President's first trip since report draws crowd New Yorkers are lined seven to eight deep for 10 blocks


NEW YORK -- In a day of respite from the intense circumspection going on in Washington, President Clinton came to New York yesterday in pursuit of money and perhaps solace, and found some of both.

Making his first trip since the release of the Starr report and accompanied by his wife, Hillary Rodham Clinton, Clinton gave a speech on the global economy and planned to circulate at three crowded Democratic fund-raisers, including an evening performance of "The Lion King."

Among a populace long supportive of him, he was largely greeted with encouragement to proceed with his job, though he also encountered his share of dissidents.

In a city in which presidential visits are humdrum and often disdained for the gridlock they add to already traffic-clogged streets, there was keener interest than usual in Clinton's itinerary in the wake of the report from the independent counsel.

"I don't like what he did, but I'm not angry at him," said Mary Kane, a medical administrator trying to catch a view of the president as he arrived for his speech yesterday morning on East 68th Street, a block from where she works. "I'd love to see him. I'd tell him, 'Good luck and I wish you well.' "

Throughout a day that the Democratic Party said raised more than $4 million, there seemed to be more affirmation than antipathy among hundreds who lined the avenues as Clinton's motorcade wound its way from a speech at the Council on Foreign Relations on 68th Street and Park Avenue to the trio of fund-raisers.

People pressed against police sawhorses along Park Avenue clapped and waved as he proceeded to lunch on 60th Street. There were only a handful of picketers calling for his resignation.

"I don't think what he did was necessarily awful," said Adam Gana, a freshman at Hunter College, across from where the president was speaking. "I think maybe he should have been a little more considerate and not lied. But I like the president. I don't think he's a bad guy. If I could get a word with him, I'd ask him about the universal health coverage rather than the stupid affairs he's had."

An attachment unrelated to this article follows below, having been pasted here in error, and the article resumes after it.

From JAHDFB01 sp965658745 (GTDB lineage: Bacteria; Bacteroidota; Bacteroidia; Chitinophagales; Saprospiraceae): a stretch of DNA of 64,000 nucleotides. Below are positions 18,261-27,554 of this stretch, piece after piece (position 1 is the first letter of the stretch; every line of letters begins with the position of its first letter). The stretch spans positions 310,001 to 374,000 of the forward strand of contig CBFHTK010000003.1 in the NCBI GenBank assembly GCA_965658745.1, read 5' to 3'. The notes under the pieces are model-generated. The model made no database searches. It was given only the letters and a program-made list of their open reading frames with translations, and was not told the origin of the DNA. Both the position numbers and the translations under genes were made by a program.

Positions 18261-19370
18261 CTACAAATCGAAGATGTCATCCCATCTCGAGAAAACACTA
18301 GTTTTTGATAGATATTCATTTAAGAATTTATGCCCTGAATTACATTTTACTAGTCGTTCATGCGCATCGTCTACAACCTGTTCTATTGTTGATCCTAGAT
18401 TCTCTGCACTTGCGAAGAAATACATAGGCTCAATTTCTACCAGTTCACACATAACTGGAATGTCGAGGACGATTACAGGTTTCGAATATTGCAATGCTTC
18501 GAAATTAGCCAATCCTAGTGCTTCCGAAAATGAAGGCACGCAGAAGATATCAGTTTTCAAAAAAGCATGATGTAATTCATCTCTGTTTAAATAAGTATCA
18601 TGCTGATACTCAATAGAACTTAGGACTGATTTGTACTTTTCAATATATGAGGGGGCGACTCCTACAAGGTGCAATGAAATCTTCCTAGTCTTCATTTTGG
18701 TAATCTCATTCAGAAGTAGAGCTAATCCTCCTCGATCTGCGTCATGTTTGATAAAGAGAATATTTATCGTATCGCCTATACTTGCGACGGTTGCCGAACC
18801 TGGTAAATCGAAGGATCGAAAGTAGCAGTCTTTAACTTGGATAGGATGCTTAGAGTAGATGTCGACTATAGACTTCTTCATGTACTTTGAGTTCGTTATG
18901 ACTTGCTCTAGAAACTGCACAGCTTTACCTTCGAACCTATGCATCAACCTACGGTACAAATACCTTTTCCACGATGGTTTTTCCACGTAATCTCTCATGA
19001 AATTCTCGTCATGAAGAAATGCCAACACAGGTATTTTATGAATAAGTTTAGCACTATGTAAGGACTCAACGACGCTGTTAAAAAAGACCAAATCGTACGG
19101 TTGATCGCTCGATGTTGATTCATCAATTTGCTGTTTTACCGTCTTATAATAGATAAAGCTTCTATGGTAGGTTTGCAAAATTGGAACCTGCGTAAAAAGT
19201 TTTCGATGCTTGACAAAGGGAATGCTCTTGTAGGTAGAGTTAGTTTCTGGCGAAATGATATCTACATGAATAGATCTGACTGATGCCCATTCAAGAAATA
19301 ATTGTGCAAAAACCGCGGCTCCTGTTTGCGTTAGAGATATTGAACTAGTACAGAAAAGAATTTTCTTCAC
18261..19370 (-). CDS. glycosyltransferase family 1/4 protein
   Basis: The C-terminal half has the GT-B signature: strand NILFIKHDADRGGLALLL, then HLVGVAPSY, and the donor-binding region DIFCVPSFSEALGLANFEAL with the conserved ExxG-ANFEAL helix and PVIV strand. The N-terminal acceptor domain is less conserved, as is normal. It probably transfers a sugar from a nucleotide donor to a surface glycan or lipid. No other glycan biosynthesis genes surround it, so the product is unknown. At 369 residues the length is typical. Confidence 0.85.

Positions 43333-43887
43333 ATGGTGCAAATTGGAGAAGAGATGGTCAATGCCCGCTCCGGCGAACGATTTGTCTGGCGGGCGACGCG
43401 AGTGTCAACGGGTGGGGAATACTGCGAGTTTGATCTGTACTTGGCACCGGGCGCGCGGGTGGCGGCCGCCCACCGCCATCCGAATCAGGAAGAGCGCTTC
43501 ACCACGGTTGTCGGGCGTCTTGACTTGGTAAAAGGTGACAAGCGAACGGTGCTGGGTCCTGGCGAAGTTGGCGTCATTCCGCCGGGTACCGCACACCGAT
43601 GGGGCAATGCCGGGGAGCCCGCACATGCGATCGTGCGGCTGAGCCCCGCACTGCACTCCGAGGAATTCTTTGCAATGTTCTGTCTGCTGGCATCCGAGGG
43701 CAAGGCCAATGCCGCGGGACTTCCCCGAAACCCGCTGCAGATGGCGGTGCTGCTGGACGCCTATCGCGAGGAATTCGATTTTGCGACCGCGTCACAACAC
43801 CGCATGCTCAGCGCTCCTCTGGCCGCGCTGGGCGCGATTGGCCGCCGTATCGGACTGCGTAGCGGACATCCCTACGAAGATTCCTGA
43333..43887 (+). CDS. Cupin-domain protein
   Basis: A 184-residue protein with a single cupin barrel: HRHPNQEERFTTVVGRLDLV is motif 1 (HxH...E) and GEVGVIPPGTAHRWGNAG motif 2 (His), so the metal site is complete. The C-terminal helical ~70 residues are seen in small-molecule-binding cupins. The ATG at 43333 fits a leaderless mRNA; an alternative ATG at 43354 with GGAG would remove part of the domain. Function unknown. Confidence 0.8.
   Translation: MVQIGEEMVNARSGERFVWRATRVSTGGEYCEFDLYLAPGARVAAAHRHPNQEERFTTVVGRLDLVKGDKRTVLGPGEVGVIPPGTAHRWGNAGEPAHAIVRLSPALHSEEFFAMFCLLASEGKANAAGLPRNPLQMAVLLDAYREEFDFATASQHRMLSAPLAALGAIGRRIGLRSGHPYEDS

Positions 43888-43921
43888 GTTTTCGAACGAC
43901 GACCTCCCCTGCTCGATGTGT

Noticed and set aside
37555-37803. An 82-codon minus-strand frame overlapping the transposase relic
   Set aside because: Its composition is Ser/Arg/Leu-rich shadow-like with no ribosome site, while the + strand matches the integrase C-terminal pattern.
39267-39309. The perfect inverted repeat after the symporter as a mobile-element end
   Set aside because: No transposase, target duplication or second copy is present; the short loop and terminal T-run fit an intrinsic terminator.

Later on, as Clinton passed down Fifth Avenue on the way to the Waldorf-Astoria Hotel, people were lined seven and eight deep for 10 blocks, craning for a look at him, and some of them waited patiently for more than an hour. When he approached the hotel, about half of the crowd there cheered and the other half booed.

Some called for his resignation. "I feel he should resign," said Ivan Richards, 30, a Manhattan therapist. "It's put a stop on our country. We can't get anything done."

Others wanted him to fight on. "I'm out here because it's still exciting to see the president," said Andrea DeMaso, 25, a marketing executive from Dix Hills, N.Y. "I think he's doing good job and has only done what all the presidents before him have done."

At his various stops, Clinton sidestepped any discussion of the Lewinsky matter. His morning speech was presented to about 150 people, who were polite but not especially enthusiastic. Some council members who had been invited stayed away.

Many of those who did come were reading newspaper coverage of the Lewinsky matter and then hastily tucked the papers away when word came that the president had arrived.

Theodore C. Sorensen, who attended the speech, summed up the feelings of many by saying that while Clinton's lying under oath was "inexcusable, it does not amount to high crimes and misdemeanors."

Some others, who insisted on anonymity, were more critical and said that his conduct had diminished the presidency and they hoped he would resign.

Clinton took no questions, and when a reporter twice shouted to him whether he would accept censure from Congress, Clinton ignored him.

At a $50,000-a-couple fund-raising luncheon on Fifth Avenue, Clinton did allude to the latest events when he said, "The adversity of the moment, I think, has led us to this record turnout. Why? Because people made a decision and they thought they were needed and they stood up."

The luncheon was held in the two-story penthouse of Denise Rich, a socialite, philanthropist and lyricist, whose ex-husband, Marc Rich, is a fugitive commodities trader who fled the country rather than face prosecution in a tax case.

Sixty couples filled tables arranged in three rooms, and others were turned away because of lack of space. Clinton had his grilled sea bass in a different room from his wife. Vice President Al Gore and Rep. Richard A. Gephardt, the House minority leader, attended, though Rep. Charles B. Rangel was the solitary New York politician to show up.

In his introduction, Steve Grossman, chairman of the Democratic National Committee, said, "Mr. President, it seems to me that you have demonstrated, at least in my adult lifetime, a higher commitment to the kind of moral leadership that I value in public service and public policy than any other person I've ever met."

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